Counsel for the CFA remarked that the decision by the provider was extremely disappointing. The judge asked how the service provider could have had a change of heart after making the placement available. Counsel for the CFA said there was a senior public official from the CFA at the back of the court and the judge noted that the matter had to be addressed as a matter of significant priority.

The following week counsel for the GAL sought hearing dates. The judge was very dissatisfied regarding the lack of progress, the order was extended for one further week and put in for mention for an update before the next minors’ review list.

By that time the court heard that an appropriate onward placement had been identified, a senior official from the CFA was in attendance at court, said counsel for the CFA. A meeting would take place early next week to work out a discharge plan for the child and also with regard as to how she would be told about her onward placement. Certainty about the process was needed. The placement had been used before for exceptionally disturbed young people. A was not as severe but the placement would work very much to her benefit. It was a non-detention placement.


The court heard that the staff from A’s onward placement were extremely experienced and had begun to visit her in her secure care placement to begin the transition, that the process would go at a pace consistent with her welfare. The individual who was currently listed for the bed in the placement was not using it, counsel for the CFA told the court. He had a mental health aspect to his case. Another facility had been identified for him.

Counsel for the GAL told the court that the current resident had not been told he was to be moved from that placement, that this could impact on his behaviour and if his behaviour warranted it, he would return to that placement.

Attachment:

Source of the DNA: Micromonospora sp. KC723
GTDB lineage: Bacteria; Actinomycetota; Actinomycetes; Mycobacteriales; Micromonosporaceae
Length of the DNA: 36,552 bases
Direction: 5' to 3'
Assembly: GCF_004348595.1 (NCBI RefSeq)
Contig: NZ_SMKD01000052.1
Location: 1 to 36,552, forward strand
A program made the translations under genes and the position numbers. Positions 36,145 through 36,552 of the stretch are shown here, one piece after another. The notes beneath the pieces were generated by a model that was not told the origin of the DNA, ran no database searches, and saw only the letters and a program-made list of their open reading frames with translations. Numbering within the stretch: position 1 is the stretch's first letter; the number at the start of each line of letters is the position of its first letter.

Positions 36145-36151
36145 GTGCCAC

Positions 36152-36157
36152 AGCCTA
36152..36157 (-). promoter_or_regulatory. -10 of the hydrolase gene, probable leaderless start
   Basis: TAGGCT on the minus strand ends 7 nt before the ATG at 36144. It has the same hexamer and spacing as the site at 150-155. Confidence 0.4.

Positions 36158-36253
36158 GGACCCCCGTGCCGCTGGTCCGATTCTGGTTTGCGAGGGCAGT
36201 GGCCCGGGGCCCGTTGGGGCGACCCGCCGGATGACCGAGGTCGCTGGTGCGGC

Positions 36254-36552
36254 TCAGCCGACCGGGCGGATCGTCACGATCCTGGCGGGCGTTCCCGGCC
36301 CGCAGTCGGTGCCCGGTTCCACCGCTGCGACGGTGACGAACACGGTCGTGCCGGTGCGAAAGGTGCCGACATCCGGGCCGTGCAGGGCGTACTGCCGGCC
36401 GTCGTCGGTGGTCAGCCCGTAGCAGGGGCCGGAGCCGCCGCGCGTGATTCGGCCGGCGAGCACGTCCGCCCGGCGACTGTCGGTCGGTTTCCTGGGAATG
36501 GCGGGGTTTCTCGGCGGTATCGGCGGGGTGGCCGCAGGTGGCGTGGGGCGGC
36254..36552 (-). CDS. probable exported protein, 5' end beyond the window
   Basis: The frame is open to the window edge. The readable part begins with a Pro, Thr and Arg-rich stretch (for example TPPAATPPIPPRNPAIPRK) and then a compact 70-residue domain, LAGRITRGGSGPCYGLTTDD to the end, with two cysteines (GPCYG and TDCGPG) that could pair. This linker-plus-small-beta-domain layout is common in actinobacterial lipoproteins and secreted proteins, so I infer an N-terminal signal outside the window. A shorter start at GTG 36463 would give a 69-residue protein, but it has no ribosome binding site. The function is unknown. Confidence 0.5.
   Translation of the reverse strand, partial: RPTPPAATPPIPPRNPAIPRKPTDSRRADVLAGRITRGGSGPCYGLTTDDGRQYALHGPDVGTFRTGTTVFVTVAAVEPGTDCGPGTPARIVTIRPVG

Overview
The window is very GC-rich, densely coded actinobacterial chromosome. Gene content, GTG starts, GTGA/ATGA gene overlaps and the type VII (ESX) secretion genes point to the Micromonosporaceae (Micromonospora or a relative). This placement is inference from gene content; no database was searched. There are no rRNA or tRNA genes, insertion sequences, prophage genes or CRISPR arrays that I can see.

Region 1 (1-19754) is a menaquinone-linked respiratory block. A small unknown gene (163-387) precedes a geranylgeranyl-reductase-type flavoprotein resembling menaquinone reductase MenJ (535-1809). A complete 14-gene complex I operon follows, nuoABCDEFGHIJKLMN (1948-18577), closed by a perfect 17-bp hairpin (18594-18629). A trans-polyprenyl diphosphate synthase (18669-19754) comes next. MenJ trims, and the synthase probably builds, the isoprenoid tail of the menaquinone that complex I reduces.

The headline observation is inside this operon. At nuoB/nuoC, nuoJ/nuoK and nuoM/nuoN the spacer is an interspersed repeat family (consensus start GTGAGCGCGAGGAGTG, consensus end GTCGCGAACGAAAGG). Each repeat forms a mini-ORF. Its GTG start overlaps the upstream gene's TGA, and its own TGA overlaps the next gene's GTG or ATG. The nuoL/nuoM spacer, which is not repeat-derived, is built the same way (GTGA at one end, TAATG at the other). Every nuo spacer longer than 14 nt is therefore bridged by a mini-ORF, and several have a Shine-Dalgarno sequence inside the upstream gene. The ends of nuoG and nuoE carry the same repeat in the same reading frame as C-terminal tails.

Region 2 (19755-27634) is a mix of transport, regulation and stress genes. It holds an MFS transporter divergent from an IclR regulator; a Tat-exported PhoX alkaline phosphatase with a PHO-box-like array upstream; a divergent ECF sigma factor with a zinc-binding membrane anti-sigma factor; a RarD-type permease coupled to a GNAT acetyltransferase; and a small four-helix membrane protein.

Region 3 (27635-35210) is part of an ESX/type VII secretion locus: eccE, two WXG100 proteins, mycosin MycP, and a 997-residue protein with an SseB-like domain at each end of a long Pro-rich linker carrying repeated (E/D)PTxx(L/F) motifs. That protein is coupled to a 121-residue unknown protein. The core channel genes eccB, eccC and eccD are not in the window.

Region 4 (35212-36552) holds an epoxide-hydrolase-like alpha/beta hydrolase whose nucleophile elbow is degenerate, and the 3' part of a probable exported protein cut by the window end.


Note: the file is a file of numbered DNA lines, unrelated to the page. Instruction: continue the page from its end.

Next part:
However counsel for the CFA insisted that the public authority had made a decision that the empty bed would be given A, “another meeting about another child is not a veto on that placement. My understanding is that A is going there and I am not setting myself up in competition with another case.”

Clarity was needed as to how long it would take to transition the current resident out, responded the counsel for the GAL.

By the end of April the court heard that the staff from the onward placement continued to meet A in her secure care placement and she had been getting on quite well with them. There had been a significant incident involving A in her secure care unit, she needed to get a transition date at this stage, said counsel for the GAL.

No schooling was as yet available to the young girl. The social work department had been given a voucher for three hours per week of tuition but a tutor still had to be sourced. It was now five weeks away from the Junior Cert “and three hours a week isn’t going to cut it, it will take four weeks to get a tutor, why not get a private tutor for the five weeks until the Junior Cert?” asked counsel for the GAL. The judge noted that the issue of education needed to be resolved.


The court heard that the transition for A from secure care to her new placement would begin to take place over the coming weeks. Counsel talked the court through the roadmap for the transition which included a visit for lunch to the new placement, orientation, in-put for decorating and arranging her room and a couple of sleepovers before her move in date.

The other resident had now commenced his transition plan.

Counsel for the GAL told the court that A was under huge stress by virtue of the move and had being purging and eating to excess, then not eating, as well as treating the staff in her secure care unit with distain and being aggressive.

Her schooling from September had to be established as well and her orthodontic treatment needed to commence as it was part of her self-esteem issue, therefore a private service would have to be looked at if the public service was not available.

Counsel for the CFA noted that Judge Baker had already given a judgment in the area of private orthodontic treatment and funding for a child in care, he told the court he would look at it if public treatment was not available. When the Minors’ List returned the following week, the court was informed by counsel for the CFA that the social worker had been unable to access the public orthodontic service and therefore a private appointment had been made instead.

The court also heard that matters were deteriorating in secure care for A, the staff had had to call an Garda Síochana due to her behaviour which could be very aggressive verbally and physically. It was the GAL’s opinion that a seven week transition period was simply too long,

A was now five weeks into it and incidents were escalating with the teenager due to her nerves. The GAL was requesting that an overnight in her new placement be brought forward because the situation was getting worse. The judge told the parties that it was a matter for the secure care unit and her onward placement.

It was noted that A’s school placement in September had yet to be established.